Edward Blyth, Charles Darwin, and the Animal Trade in Nineteenth-Century India and Britain

@article{BrandonJones1997EdwardBC,
  title={Edward Blyth, Charles Darwin, and the Animal Trade in Nineteenth-Century India and Britain},
  author={Christine Brandon-Jones},
  journal={Journal of the History of Biology},
  year={1997},
  volume={30},
  pages={145-178}
}
Au XIX e siecle, le business etait souvent implique dans le monde scientifique. Le naturaliste E. Blyth a connu des problemes dans sa carriere professionnelle qui l'ont pousse a pratiquer le commerce des animaux pour vivre et ne pas diminuer son statut social. Il invita C. Darwin et J. Gould a se joindre a son entreprise commerciale 

An insight into commercial natural history: Richard Glennon, William Hinchy and the nineteenth-century trade in giant Irish deer remains

Despite the gentlemanly status of natural history research and collecting during the nineteenth century, there was a wide commercial network that was necessary to supply the booming demand for

Edward Blyth, John M'Clelland, the curatorship of the Asiatic Society's collections and the origins of the Calcutta journal of natural history

This paper explores the origins of the Calcutta journal of natural history (1841–1848) and the search from the 1830s for a permanent curator for the collections of the Asiatic Society of Bengal.

Darwin's bulbuls: South Asian cultures of bird fighting and Darwin's theory of sexual selection

Abstract The article explores the extent and nature of the relationship between Darwinian science and the British Empire. It does so by unpicking Darwin's British Indian examples of avian combat in

Engaging with Lyell: Alfred Russel Wallace’s Sarawak Law and Ternate papers as reactions to Charles Lyell’s Principles of Geology

It is shown that Lyell was the object of Wallace’s Sarawak Law and TERNate papers through a consideration of the circumstances that led Wallace to send his Ternate paper to Darwin, together with an analysis of the material that Wallace drew upon from the Principles.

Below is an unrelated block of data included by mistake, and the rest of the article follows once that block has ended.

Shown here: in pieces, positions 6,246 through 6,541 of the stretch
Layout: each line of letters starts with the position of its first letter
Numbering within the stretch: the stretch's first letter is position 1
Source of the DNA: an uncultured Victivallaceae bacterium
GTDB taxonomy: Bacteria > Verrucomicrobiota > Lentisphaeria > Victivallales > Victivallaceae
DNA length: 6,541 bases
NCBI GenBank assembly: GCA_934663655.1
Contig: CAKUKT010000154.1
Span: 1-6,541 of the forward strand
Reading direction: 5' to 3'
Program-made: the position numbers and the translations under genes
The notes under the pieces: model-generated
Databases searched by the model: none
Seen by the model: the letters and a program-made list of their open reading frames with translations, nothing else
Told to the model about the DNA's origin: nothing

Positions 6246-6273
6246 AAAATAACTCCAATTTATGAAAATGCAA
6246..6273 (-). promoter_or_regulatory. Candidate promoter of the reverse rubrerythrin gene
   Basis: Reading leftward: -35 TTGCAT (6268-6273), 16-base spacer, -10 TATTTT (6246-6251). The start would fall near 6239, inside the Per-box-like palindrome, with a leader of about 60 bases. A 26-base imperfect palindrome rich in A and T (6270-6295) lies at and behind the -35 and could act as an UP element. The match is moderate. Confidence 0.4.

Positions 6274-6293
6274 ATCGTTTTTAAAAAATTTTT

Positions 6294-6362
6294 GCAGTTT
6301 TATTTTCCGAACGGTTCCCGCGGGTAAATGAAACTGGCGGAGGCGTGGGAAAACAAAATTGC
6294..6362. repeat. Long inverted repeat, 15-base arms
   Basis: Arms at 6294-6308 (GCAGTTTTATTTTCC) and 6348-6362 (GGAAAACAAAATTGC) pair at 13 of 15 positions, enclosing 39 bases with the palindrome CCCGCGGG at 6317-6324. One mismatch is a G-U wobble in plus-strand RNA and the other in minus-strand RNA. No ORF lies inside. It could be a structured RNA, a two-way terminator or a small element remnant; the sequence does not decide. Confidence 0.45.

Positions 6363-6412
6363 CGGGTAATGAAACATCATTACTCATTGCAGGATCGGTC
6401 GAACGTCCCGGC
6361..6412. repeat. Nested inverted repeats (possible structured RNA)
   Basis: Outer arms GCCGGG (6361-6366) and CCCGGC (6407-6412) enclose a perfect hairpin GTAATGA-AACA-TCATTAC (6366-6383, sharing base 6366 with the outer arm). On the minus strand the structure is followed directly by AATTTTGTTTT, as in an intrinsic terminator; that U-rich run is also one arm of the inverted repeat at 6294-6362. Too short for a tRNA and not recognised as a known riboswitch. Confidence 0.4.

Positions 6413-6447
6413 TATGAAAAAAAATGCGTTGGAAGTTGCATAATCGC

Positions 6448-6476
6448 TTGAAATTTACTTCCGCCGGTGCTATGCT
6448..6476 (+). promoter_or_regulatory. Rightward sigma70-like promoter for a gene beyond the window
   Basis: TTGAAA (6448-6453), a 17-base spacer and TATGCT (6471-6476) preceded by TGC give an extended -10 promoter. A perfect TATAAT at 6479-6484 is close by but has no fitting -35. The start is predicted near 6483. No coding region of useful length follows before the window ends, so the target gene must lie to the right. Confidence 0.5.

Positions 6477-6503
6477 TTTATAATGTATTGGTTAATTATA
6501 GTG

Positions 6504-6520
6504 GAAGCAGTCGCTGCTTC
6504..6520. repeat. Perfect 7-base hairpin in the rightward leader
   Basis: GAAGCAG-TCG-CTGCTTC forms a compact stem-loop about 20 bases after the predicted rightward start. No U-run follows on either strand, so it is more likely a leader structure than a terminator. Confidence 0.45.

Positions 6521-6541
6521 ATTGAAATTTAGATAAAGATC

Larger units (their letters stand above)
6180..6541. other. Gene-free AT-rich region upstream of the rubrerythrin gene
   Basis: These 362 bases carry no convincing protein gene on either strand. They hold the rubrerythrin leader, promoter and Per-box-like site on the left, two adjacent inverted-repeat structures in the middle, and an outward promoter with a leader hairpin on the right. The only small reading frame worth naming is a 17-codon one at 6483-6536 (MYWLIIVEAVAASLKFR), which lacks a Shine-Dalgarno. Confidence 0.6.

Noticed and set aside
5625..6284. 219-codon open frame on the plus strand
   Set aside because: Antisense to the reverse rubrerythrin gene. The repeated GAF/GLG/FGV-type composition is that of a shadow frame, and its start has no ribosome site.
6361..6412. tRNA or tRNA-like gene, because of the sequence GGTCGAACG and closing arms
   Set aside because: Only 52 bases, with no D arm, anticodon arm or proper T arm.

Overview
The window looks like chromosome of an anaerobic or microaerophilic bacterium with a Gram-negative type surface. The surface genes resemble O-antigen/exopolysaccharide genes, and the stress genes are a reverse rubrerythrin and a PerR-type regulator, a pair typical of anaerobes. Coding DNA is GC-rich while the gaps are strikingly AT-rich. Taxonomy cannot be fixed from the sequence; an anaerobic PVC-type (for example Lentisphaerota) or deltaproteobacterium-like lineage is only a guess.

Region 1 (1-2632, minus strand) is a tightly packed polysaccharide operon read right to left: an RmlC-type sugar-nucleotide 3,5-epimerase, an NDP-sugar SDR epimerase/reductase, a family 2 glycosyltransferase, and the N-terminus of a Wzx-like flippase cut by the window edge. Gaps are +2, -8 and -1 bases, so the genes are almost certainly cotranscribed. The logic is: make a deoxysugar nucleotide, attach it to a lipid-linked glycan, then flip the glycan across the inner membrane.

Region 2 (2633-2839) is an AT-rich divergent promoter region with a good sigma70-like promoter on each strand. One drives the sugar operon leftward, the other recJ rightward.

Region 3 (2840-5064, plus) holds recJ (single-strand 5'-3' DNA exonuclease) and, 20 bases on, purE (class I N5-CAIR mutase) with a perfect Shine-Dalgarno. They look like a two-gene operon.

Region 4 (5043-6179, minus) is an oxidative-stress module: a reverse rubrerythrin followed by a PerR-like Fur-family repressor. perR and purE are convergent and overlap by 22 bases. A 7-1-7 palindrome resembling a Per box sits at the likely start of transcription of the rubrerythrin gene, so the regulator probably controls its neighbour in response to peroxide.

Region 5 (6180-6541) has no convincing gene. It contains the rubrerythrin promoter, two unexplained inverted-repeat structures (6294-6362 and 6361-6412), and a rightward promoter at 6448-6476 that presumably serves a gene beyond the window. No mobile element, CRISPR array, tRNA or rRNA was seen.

The Scramble for Elephants: Exotic Animals and the Imperial Economy

In 1987 Harriet Ritvo’s influential book The Animal Estate was the first major statement of the thesis that one can trace a relationship between the contours of Imperialism and the representation and

Edward Blyth and the Asiatic Society

Though Blyth never claimed any priority of the discovery of the theory of evolution over Darwin, some authors drew the attention of Blyoth’s ‘early discovery’ at a time when both BlyTH and Darwin passed away, and this paper duly dealt the controversy and made conclusion.

Wildlife Trade Through the Ages

The trade in wildlife is not a new phenomenon. The earliest civilizations were linked to the trade in live animals and parts thereof, from the Egyptian pharaohs to aristocrats in the modern era. In

Exchanging totems: Totemism in Baldwin Spencer's overseas exchanges

Between 1899 and 1908, the director of the National Museum of Victoria, Walter Baldwin Spencer dispatched, as either gifts or exchanges, multiple collections of Aboriginal objects to museums in

John Robertson Henderson (1863–1925): Scotland, India and anomuran taxonomy

John Robertson Henderson was born in Scotland and educated at the University of Edinburgh, where he qualified as a doctor. His interest in marine natural history was fostered at the Scottish Marine...

Among the Beasts of Burma: Animals and the Politics of Colonial Sensibilities, c. 1840–1940

According to imperial writings, the Burmese were too close to animals, both physically and emotionally. It was claimed that some Burmese people had innate connections to animals, notably